return DECODE_FILE (val);
          else
            /* The error here is dubious, but there is little else we
               can do.  The alternatives are to return nil, which is
               as bad as (and in many cases worse than) throwing the
               error, or to ignore the error, which will likely result
               in looping through 225307 stat's, which is not only
               dog-slow, but also useless since eventually nil would
               have to be returned anyway.  */
            report_file_error ("Cannot create temporary name for prefix",
                               prefix);
          /* not reached */
        }
    }
}

DEFUN ("make-temp-name", Fmake_temp_name, Smake_temp_name, 1, 1, 0,
       doc: /* Generate temporary file name (string) starting with PREFIX (a string).
The Emacs process number forms part of the result, so there is no
danger of generating a name being used by another Emacs process
\(so long as only a single host can access the containing directory...).

This function tries to choose a name that has no existing file.
For this to work, PREFIX should be an absolute file name.

There is a race condition between calling `make-temp-name' and creating the
file, which opens all kinds of security holes.  For that reason, you should
normally use `make-temp-file' instead.  */)
  (Lisp_Object prefix)
{
  return make_temp_name (prefix, 0);
}

The generated file name is therefore a combination of the prefix, the Emacs PID and three characters from the above table. This makes about 200.000 possible temporary files that can be generated with a given prefix in an Emacs session. This range can be traversed in a negligible amount of time to recreate the state of the RNG and accurately predict the next temporary file name.

(defun make-temp-file (prefix &optional dir-flag suffix)
  "Create a temporary file.
The returned file name (created by appending some random characters at the end
of PREFIX, and expanding against `temporary-file-directory' if necessary),
is guaranteed to point to a newly created empty file.
You can then use `write-region' to write new data into the file.

If DIR-FLAG is non-nil, create a new empty directory instead of a file.

If SUFFIX is non-nil, add that at the end of the file name."
  ;; Create temp files with strict access rights.  It's easy to
  ;; loosen them later, whereas it's impossible to close the
  ;; time-window of loose permissions otherwise.
  (with-file-modes ?\700
    (let (file)
      (while (condition-case ()
                 (progn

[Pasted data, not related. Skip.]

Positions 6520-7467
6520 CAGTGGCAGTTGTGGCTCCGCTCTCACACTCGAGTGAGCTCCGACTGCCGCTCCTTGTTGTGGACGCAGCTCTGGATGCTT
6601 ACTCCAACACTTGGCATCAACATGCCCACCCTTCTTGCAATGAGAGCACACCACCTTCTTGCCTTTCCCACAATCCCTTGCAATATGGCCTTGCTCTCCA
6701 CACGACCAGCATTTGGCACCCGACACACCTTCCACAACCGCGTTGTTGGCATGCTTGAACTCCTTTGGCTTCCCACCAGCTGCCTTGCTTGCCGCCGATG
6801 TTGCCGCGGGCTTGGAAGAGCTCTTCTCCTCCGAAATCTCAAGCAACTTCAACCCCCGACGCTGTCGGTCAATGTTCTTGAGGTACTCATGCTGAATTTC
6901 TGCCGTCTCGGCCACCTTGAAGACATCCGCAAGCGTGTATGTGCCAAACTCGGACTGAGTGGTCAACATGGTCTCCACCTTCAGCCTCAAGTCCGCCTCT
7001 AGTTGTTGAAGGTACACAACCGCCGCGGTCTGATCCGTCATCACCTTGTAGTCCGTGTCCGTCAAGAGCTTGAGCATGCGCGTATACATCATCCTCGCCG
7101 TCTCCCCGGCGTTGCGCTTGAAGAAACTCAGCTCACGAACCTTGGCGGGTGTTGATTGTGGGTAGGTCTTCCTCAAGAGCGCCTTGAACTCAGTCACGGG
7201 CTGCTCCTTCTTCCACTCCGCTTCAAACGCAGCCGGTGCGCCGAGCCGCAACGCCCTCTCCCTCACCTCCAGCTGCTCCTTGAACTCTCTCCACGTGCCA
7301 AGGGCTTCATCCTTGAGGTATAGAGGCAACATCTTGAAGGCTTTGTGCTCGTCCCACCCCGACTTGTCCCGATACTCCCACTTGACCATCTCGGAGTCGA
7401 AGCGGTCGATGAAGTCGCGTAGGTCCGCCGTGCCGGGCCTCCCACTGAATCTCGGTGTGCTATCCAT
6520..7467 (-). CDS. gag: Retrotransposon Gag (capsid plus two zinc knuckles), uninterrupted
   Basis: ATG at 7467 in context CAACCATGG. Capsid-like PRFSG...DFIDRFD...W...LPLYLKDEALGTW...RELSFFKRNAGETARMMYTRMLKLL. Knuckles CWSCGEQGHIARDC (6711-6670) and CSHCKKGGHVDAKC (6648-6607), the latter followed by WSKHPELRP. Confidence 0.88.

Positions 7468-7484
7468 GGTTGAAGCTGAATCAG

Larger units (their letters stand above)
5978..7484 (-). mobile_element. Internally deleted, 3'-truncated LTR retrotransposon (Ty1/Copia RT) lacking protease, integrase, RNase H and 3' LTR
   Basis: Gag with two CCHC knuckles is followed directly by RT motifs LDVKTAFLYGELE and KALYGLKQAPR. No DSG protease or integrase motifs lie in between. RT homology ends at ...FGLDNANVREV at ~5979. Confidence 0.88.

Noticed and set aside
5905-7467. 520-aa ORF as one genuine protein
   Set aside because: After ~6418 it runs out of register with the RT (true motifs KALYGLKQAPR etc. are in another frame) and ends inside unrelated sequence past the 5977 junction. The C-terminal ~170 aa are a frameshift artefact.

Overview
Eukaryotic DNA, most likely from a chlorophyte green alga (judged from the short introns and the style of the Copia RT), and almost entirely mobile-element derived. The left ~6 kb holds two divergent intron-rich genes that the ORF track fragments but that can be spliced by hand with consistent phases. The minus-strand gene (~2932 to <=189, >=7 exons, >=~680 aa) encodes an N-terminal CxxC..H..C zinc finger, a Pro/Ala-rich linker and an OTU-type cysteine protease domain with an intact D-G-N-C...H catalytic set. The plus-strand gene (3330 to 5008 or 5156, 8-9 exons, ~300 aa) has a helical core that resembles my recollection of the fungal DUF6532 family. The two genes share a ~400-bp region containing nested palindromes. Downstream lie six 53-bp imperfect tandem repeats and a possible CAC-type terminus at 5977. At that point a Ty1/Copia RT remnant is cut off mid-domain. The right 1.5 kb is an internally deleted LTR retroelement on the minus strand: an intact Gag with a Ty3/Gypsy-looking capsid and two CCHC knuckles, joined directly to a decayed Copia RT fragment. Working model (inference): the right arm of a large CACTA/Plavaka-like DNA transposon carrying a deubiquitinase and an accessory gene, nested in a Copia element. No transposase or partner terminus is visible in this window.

(setq file
                         (make-temp-name
                          (if (zerop (length prefix))
                              (file-name-as-directory
                               temporary-file-directory)
                            (expand-file-name prefix
                                              temporary-file-directory))))
                   (if suffix
                       (setq file (concat file suffix)))
                   (if dir-flag
                       (make-directory file)
                     (write-region "" nil file nil 'silent nil 'excl))
                   nil)
               (file-already-exists t))
        ;; the file was somehow created by someone else between
        ;; `make-temp-name' and `write-region', let's try again.
        nil)
      file)))

It’s interesting that the docstring of this function states that the return value “is guaranteed to point to a newly created empty file.”. If there were to exist a file for every possible combination for a prefix, this function would just fall into an infinite loop and block Emacs for no apparent reason. Both of these issues have been solved in a better way in glibc.

At least the impact of predicting the name is lessened if one uses make-temp-file instead of make-temp-name on its own. An attacker cannot create a symlink pointing to a rogue location with the predicted name as that would trigger a file-already-exists error and make the function use the next random name. All they could do is read out the file afterwards iff they have the same permission as the user Emacs runs with. A symlink attack can only be executed successfully with a careless make-temp-name user, thankfully I’ve not been able to find one worth subverting on GitHub yet.